While some crop owners may get compensated, other incidents would lead to conflicts. Some farmers have in the past also been alleged of poisoning cattle.

PREMIUM TIMES reported how the conflicts between herders and farmers have strengthened the debates around true federalism and restructuring which, among other things, will allow state governors to have control over state police.

Both herders and farmers often raise allegations and counter allegations against themselves. It became more pronounced when some herders destroyed the farm of a former Secretary to the Government of the Federation, Olu Falae.

After the destruction, Mr Falae was abducted by armed herders on his farm in Akure, Ondo State. He reportedly paid N5 million to regain his freedom.

This ,among many other cases, has been reported in the past and has triggered ethnic crises in some South-weststates where locals are demanding the eviction of herders.

Even with the creation of a regional security network code named Operation Amotekun by South-west governors, the farmer-herder crisis continues.

Curbing farmer-herder violence

A security expert told PREMIUM TIMES that if not politicised, the decision of the governors to ban open grazing has the potential of curbing farmer-herder violence in Nigeria.

Timothy Avele, managing director of Agent-X Security Limited, said the ban may have both positive and negative effects.

“On one hand, it will definitely reduce the issue of criminal herdsmen kidnapping because the alibi of staying in the forest in the guise of rearing cows will no longer be there as a cover. More so it will also put a stop to the herders/farmers crisis in the South but triple in the north and Middle Belt.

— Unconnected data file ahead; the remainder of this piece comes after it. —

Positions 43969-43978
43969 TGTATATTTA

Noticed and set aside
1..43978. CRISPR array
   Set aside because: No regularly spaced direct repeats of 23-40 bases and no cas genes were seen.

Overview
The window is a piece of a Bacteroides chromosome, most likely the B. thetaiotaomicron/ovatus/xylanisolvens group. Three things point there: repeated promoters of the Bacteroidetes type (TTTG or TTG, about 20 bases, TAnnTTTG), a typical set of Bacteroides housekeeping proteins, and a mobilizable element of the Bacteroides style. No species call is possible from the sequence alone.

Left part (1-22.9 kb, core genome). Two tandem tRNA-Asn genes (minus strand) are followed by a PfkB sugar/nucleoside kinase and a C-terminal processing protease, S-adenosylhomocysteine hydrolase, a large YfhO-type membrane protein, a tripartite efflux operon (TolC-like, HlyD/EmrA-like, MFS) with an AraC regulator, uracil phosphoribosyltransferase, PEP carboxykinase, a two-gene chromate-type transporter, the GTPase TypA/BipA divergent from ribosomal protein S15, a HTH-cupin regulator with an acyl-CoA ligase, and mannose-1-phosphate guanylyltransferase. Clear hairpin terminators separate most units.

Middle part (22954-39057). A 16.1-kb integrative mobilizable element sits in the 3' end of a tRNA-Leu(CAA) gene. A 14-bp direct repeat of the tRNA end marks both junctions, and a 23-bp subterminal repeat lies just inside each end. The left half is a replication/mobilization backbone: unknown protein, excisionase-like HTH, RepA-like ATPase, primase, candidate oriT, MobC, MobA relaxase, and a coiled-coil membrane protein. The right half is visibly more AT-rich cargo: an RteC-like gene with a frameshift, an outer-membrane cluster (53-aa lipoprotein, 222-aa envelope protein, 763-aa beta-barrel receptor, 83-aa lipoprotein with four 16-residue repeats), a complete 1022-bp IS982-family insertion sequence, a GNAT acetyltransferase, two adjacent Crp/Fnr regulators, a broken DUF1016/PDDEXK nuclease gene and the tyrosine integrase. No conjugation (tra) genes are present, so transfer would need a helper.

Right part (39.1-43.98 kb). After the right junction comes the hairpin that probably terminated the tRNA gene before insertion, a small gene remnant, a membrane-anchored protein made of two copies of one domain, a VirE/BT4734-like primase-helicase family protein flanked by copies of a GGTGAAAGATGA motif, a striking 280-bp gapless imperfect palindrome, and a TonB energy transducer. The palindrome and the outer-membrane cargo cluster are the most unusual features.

“I’m afraid if no compromise is reached between the northern governors and their southern colleagues on this issue, it could lead to another bigger crisis altogether. This is beside the Fulani’s expected revolt should the plan come into action. Every side needs to tread softly,” he said.

On his part, Mr Falae, former Secretary to the Government of the Federation, applauded the decision of the governors.

“It is obvious that open grazing of cattle in other people’s farms is the source of general insecurity in Nigeria. I knew herdsmen bringing their cattle from the north to be friendly but the relationship in the last 15 years…

“Before then, they don’t destroy farms but rather to sell. The moment there was pressure in the north and desert encroachment in the north, they moved to the south and carried out open grazing. Grazing is a universal activity and virtually all states of the world pass through open grazing but they left that behind centuries ago.

“So, what is left for Nigeria to do is to make a transition from open grazing to proper grazing where the herdsmen will acquire their land, fence their land and secure them. The problem is that the owners of the cattle want to continue to raise them at our expense. That’s the problem.

“I will say once open grazing comes to an end, especially in the southern part of Nigeria, I will say 80 per cent to 90 per cent of the (insecurity) battle is won. The law that says everybody can live anywhere does not guarantee the destruction of other people’s farms,” he said.

Also, the spokesperson of Arewa Consultative Forum (ACF), Emmanuel Yawe, said the group agreed with the decision of the governors.

“We have resolved that carrying of cattle all over the place is not the best. It is not the most modern and it puts herders at risk. We have already decided on ranching and in the last meeting we had with the Miyetti Allah (cattle breeders association), they also agreed with us.

“Even the Miyetti Alllah said open grazing is not allowing their children to even face their education and they are being used for kidnappings because they don’t have skills to do other things.